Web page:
Firbolg Publishing’s Blood Beach: The Devil and Tom Walker by Washington Irving

Posted on Jul 22, 2016

Firbolg Publishing’s Blood Beach: The Devil and Tom Walker by Washington Irving

The Devil and Tom Walker by Washington Irving A few miles from Boston in Massachusetts, there is a deep inlet, winding several miles into the interior of the country from Charles Bay, and terminating in a thickly wooded swamp or morass. On one side of this inlet is a beautiful dark grove; on the opposite side the land rises abruptly from the water’s edge into a high ridge, on which grow a few scattered oaks of great age and immense size. Under one of these gigantic trees, according to old stories, there was a great amount of treasure buried by Kidd the pirate. The inlet allowed a facility to bring the money in a boat se­cretly and at night to the very foot of the bill; the elevation of the place permitted a good lookout to be kept that no one was at hand; while the remarkable trees formed good landmarks by which the place might easily be found again. The old stories add, moreover, that the devil presided at the hiding of the money, and took it under his guardian­ship; but this, it is well known, he always does with bur­ied treasure, particularly when it had been ill-gotten. Be that as it may, Kidd never returned to recover his wealth; being shortly after seized at Boston, sent out to England, and there hanged for a pirate. About the year 1727, just at the time that earthquakes were prevalent in New England, and shook many tall sin­ners down upon their knees, there lived near this place a meager, miserly fellow, of the name of Tom Walker. He had a wife as miserly as himself: they were so miserly that they even conspired to cheat each other. Whatever the woman could lay hands on, she hid away; a hen could not cackle but she was on the alert to secure the new-laid egg. Her husband was continually prying about to detect her se­cret hoards, and many and fierce were the conflicts that took place about what ought to have been common proper­ty. They lived in a forlorn-looking house that stood alone, and had an air of starvation. A few straggling savin trees, emblems of sterility, grew near it; no smoke ever curled from its chimney; no traveler stopped at its door. A mis­erable horse, whose ribs were as articulate as the bars of a gridiron, stalked about a field where a thin carpet of moss, scarcely covering the ragged beds of pudding stone, tanta­lized and balked his hunger; and sometimes he would lean his head over the fence, look piteously at the passerby, and seem to petition deliverance from this land of famine. The house and its inmates had altogether a bad name. Tom’s wife was a tall termagant, fierce of temper, loud of tongue, and strong of arm. Her voice was often heard in wordy warfare with her husband;...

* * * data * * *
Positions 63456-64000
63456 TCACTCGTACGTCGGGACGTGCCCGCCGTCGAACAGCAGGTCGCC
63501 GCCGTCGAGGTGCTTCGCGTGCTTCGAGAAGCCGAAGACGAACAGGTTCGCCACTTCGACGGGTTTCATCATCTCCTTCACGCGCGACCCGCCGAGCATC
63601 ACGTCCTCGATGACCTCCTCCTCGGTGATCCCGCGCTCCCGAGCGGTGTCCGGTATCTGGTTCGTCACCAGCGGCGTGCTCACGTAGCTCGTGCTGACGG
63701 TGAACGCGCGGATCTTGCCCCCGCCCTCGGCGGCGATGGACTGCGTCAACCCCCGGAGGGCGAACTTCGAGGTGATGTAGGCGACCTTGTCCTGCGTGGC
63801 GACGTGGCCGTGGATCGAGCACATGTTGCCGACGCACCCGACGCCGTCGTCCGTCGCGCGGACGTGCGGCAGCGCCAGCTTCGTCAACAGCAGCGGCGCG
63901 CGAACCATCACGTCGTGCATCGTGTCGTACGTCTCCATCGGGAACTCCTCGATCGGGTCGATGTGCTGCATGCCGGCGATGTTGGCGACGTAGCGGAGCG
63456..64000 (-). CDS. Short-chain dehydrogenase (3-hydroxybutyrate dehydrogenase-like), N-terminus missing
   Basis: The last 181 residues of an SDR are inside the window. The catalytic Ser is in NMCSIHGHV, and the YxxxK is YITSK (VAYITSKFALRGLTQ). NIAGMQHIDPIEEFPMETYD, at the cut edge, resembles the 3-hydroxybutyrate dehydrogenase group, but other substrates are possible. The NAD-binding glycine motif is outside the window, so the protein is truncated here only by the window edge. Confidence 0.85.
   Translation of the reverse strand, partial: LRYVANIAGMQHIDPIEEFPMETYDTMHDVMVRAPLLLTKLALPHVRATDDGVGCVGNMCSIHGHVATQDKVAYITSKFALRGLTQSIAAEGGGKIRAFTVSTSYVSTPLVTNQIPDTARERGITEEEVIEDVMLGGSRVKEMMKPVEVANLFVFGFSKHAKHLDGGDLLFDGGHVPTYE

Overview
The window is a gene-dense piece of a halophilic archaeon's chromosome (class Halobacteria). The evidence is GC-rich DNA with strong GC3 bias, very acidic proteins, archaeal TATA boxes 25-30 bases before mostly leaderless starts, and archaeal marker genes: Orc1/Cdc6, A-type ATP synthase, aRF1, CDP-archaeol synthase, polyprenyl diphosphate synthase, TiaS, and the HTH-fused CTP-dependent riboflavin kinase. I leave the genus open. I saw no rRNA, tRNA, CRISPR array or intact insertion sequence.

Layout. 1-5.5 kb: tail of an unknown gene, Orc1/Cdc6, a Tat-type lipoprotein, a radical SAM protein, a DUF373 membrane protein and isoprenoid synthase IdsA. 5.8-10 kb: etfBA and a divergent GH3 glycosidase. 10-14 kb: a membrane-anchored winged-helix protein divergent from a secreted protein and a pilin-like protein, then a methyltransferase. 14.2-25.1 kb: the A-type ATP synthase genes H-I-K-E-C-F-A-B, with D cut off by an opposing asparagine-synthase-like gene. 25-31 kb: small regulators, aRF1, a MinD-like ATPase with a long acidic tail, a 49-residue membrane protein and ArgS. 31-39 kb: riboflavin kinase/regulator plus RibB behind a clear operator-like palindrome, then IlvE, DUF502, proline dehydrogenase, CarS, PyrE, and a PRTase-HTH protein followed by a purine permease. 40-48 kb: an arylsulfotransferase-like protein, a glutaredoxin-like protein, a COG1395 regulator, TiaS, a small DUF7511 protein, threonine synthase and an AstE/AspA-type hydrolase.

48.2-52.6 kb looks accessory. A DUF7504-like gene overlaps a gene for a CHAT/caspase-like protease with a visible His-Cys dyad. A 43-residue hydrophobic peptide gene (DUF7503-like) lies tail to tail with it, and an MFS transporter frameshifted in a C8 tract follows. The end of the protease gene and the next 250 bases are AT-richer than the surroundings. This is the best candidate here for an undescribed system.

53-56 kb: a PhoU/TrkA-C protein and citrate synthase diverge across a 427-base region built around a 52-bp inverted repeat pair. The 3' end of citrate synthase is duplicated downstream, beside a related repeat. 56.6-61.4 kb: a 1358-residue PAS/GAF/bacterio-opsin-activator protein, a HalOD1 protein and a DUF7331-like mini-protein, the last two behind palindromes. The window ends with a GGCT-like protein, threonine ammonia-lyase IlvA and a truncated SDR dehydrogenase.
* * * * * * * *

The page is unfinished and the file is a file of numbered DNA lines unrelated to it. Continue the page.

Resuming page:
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Firbolg Publishing’s Blood Beach: The Body-Snatcher by Robert Louis Stevenson

Posted on Jul 17, 2016

Firbolg Publishing’s Blood Beach: The Body-Snatcher by Robert Louis Stevenson

The Body-Snatcher by Robert Louis Stevenson Every night in the year, four of us sat in the small parlor of the George at Debenham–the undertaker, and the landlord, and Fettes, and myself. Sometimes there would be more; but blow high, blow low, come rain or snow or frost, we four would be each planted in his own particular armchair. Fettes was an old drunken Scotchman, a man of education obviously, and a man of some property, since he lived in idleness. He had come to Debenham years ago, while still young, and by a mere continuance of living had grown to be an adopted townsman. His blue camlet cloak was a local antiquity, like the church spire. His place in the parlor at the George, his absence from church, his old, crapulous, disreputable vices, were all things of course in Debenham. He had some vague Radical opinions and some fleeting infidelities, which he would now and again set forth and emphasize with tottering slaps upon the table. He drank rum–five glasses regularly every evening; and for the greater portion of his nightly visit to the George sat, with his glass in his right hand, in a state of melancholy alcoholic saturation. We called him the Doctor, for he was supposed to have some special knowledge of medicine, and had been known, upon a pinch, to set a fracture or reduce a dislocation; but beyond these slight particulars, we had no knowledge of his character and antecedents. One dark winter night–it had struck nine some time before the landlord joined us–there was a sick man in the George, a great neighboring proprietor suddenly struck down with apoplexy on his way to Parliament; and the great man’s still greater London doctor had been telegraphed to his bedside. It was the first time that such a thing had happened in Debenham, for the railway was but newly open, and we were all proportionately moved by the occurrence. “He’s come,” said the landlord, after he had filled and lighted his pipe. “He?” said I. “Who? Not the doctor?” “Himself,” replied our host. “What is his name?” “Doctor Macfarlane,” said the landlord. Fettes was far through his third tumbler, stupidly fuddled, now nodding over, now staring mazily around him; but at the last word he seemed to awaken, and repeated the name “Macfarlane” twice, quietly enough the first time, but with sudden emotion at the second. “Yes,” said the landlord, “that’s his name, Doctor Wolfe Macfarlane.” Fettes became instantly sober; his eyes awoke, his voice became clear, loud, and steady, his language forcible and earnest. We were all startled by the transformation, as if a man had risen from the dead. “I beg your pardon,” he said, “I am afraid I have not been paying much attention to your talk. Who is this Wolfe Macfarlane?” And then, when he had heard the landlord out,...